Tapestry weaving by Donna Loraine Contractor
The word "tapestry" seems be often misused... I've seen people call batiks, quilts, and almost anything that you can hang on the wall a tapestry. As I am not a weaver, I did a bit of reading to prepare for this post and found that Wikipedia defined it in a way that resonated with me:
"Tapestry is a form of textile art, traditionally woven on a vertical loom, however it can also be woven on a floor loom as well. It is composed of two sets of interlaced threads, those running parallel to the length (called the warp) and those parallel to the width (called the weft); the warp threads are set up under tension on a loom, and the weft thread is passed back and forth across part or all of the warps. Tapestry is weft-faced weaving, in which all the warp threads are hidden in the completed work, unlike cloth weaving where both the warp and the weft threads may be visible. In tapestry weaving, weft yarns are typically discontinuous; the artisan interlaces each coloured weft back and forth in its own small pattern area. It is a plain weft-faced weave having weft threads of different colours worked over portions of the warp to form the design." Wikipedia
In lay terms, I understand that to mean that if the warp shows through, it cannot be a tapestry. The article also says that weavings like kilims and Navajo rugs would also qualify as tapestries. So, for the record: a batik, cloth, or anything sewn is NOT a tapestry!
There were lots of other great tid-bits about tapestries in the article, including historical references to why tapestries became so popular in the Middle Ages and how they have gone on to become a unique art form, even with the use of computer technology. There is a nice list of links to the most famous ones, so go have a read. One of them is the Tapestry of the Apocalypse in Angers, France, pictured below:
Tapisserie de l'Apocalypse, the longest tapestry in the world, woven between 1373 and 1382. It narrates the Book of Revelation in the Christian Bible.
We have many talented weavers on TAFA, as well as members who sell old and new kilims and rugs from around the world. Many of them have not loaded their member profiles yet, but there is plenty to see now. Do some keyword searches for tapestry, kilim, weaving, and see what you will come up with! Here are a few them, each with a unique story and focus, to give you an idea of what a great medium this is!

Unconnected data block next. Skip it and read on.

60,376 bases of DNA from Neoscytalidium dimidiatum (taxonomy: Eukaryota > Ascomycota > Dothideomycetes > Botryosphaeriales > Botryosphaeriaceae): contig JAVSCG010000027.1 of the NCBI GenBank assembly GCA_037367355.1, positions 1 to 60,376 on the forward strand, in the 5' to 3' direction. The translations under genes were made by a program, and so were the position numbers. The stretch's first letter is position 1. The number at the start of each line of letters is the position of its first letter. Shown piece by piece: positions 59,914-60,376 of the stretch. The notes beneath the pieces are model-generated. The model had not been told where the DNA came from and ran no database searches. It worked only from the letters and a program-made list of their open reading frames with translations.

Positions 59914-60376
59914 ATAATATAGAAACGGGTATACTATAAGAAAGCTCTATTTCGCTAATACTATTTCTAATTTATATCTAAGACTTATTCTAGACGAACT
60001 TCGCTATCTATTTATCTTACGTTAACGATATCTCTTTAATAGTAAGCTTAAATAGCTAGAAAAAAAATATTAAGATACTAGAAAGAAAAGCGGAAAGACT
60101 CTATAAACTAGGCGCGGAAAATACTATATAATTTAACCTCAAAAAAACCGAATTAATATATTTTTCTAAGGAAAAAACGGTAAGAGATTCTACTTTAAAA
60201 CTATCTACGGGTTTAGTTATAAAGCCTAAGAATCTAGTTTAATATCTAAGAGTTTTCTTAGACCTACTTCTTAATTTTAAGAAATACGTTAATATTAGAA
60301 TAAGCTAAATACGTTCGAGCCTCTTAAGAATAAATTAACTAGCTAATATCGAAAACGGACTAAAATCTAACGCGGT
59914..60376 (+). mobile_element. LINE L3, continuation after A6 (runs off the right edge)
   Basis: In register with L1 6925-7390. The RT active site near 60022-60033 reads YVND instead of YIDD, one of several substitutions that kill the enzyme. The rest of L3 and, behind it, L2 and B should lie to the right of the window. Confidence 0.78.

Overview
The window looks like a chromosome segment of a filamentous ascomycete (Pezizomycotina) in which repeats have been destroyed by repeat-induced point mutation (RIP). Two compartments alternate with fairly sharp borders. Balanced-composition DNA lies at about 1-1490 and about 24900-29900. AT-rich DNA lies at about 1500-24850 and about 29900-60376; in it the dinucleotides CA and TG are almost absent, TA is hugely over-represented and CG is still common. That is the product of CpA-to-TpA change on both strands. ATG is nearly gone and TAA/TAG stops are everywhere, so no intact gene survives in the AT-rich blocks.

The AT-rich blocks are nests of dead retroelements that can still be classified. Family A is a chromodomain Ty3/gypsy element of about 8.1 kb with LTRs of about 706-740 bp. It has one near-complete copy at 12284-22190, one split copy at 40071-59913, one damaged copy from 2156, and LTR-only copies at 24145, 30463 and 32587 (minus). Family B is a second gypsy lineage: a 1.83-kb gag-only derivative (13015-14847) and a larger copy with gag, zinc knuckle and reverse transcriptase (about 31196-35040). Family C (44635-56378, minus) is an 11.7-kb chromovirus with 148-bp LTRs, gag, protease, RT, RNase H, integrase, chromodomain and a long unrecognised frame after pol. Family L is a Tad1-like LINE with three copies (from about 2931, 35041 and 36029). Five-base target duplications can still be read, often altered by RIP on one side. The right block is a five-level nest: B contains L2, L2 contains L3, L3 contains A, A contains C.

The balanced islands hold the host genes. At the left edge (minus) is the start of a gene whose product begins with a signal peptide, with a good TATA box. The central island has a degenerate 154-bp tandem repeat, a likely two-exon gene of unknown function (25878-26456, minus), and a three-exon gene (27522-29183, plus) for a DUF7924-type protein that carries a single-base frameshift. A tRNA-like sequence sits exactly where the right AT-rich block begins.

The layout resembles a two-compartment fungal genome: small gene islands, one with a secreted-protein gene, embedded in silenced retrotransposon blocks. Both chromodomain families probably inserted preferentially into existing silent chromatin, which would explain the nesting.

"Blue Water North" by Donna Loraine Contractror
Donna Loraine Contractor, lives in Albuquerque, New Mexico, and the SouthWestern influence clearly shows itself in her work. The first image in this post is also hers. She is working on a Feng Shui series where she explores the concept of windows and color:
"The image of a window set within a frame, a view to another place, another reality is a unifying theme in my work. The colors and the unique quality of light in the southwest make up a rich and diverse palette that I naturally make use of and the diverse forms of its land and sky scapes find their way into the window “views”. I try to achieve a blend of the representational and the abstract in the landscapes and to keep a geometrical contemporary feel in the “frames” combined with a bold approach to color. Color is a source of constant joy for me and I delight in the full range of its use from the bold and surprising color combinations to the subtle gradations of a single color."
Bonnie Clark, of Dakini Dreams is also in the American SouthWest. Located in Santa Fe, New Mexico, she uses her weaving techniques to make small, wearable tapestries! She decorates them with beads, finishing them off as beautiful pieces of wearable art.
Bonnie's art journey embraces the mythic paths that spread through many cultures. She wears many hats and looks great in all of them! She states:
"My art is an exploration of the importance of change and releasing the past in order to facilitate personal growth, empowerment and transformation. The utilization of mythic figures, archetypes, motifs and themes allows me to explore letting go of the familiar, safe and secure in order to travel to the dark, often frightening, places of the soul."